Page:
A Georgian Christmas was very much all about parties, balls and family get-togethers. The Georgian Christmas season ran from December 6th (St. Nicholas Day) to January 6th (Twelfth Night). On St Nicholas’ Day it was traditional for friends to exchange presents; this marked the beginning of the Christmas season.
Christmas Day was a national holiday, spent by the gentry in their country houses and estates. People went to church and returned to a celebratory Christmas dinner. Food played a very important part in a Georgian Christmas. Guests and parties meant that a tremendous amount of food had to be prepared, and dishes that could be prepared ahead of time and served cold were popular.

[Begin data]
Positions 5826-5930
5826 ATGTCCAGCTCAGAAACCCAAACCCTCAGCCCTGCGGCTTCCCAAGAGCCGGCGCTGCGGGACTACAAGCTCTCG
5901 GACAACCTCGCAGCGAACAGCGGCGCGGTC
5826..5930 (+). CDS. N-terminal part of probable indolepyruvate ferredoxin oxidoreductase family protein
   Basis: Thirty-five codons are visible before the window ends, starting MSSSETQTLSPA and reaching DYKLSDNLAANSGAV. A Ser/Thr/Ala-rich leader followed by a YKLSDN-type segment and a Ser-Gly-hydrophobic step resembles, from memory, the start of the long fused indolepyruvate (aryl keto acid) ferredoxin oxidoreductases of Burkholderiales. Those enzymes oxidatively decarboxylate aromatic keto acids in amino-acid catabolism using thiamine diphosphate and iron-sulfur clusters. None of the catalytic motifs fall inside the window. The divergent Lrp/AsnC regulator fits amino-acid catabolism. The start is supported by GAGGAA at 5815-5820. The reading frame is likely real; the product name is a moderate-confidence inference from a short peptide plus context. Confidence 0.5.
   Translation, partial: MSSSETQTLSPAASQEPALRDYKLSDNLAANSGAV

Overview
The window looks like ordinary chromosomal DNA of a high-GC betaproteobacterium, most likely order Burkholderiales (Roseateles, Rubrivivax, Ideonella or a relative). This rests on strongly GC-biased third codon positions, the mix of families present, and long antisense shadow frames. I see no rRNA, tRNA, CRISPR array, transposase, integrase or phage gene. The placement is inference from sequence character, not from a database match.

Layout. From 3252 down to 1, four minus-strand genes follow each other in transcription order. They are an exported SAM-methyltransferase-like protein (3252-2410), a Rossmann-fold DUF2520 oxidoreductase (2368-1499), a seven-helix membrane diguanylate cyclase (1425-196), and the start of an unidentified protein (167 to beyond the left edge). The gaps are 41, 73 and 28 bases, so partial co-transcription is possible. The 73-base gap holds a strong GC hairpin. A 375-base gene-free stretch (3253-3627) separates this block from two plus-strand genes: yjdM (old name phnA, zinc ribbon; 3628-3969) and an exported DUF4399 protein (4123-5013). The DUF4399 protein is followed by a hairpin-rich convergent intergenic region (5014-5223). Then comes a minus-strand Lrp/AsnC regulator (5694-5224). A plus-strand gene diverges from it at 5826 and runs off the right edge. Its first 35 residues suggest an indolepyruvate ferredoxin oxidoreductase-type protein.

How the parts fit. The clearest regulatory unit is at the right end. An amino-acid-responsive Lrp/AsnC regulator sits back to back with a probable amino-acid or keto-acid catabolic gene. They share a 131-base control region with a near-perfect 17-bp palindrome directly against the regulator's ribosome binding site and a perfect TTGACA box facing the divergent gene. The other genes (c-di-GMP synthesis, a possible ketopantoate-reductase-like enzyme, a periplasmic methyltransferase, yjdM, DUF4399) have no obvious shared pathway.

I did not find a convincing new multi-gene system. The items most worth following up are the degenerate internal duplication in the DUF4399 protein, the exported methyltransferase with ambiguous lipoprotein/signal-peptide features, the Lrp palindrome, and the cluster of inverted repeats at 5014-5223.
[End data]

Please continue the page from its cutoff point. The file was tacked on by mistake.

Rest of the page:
For Christmas dinner, there was always a turkey or goose, though venison was the meat of choice for the gentry. This was followed by Christmas pudding. In 1664 the Puritans banned it, calling it a ‘lewd custom’ and ‘unfit for God-fearing people’. Christmas Puddings were also called plum puddings because one of the main ingredients was dried plums or prunes.
In 1714, King George I was apparently served plum pudding as part of his first Christmas dinner as a newly crowned monarch, thus re-introducing it as a traditional part of Christmas dinner. Unfortunately there are no contemporary sources to confirm this, but it is a good story and led to his being nicknamed ‘the pudding king’.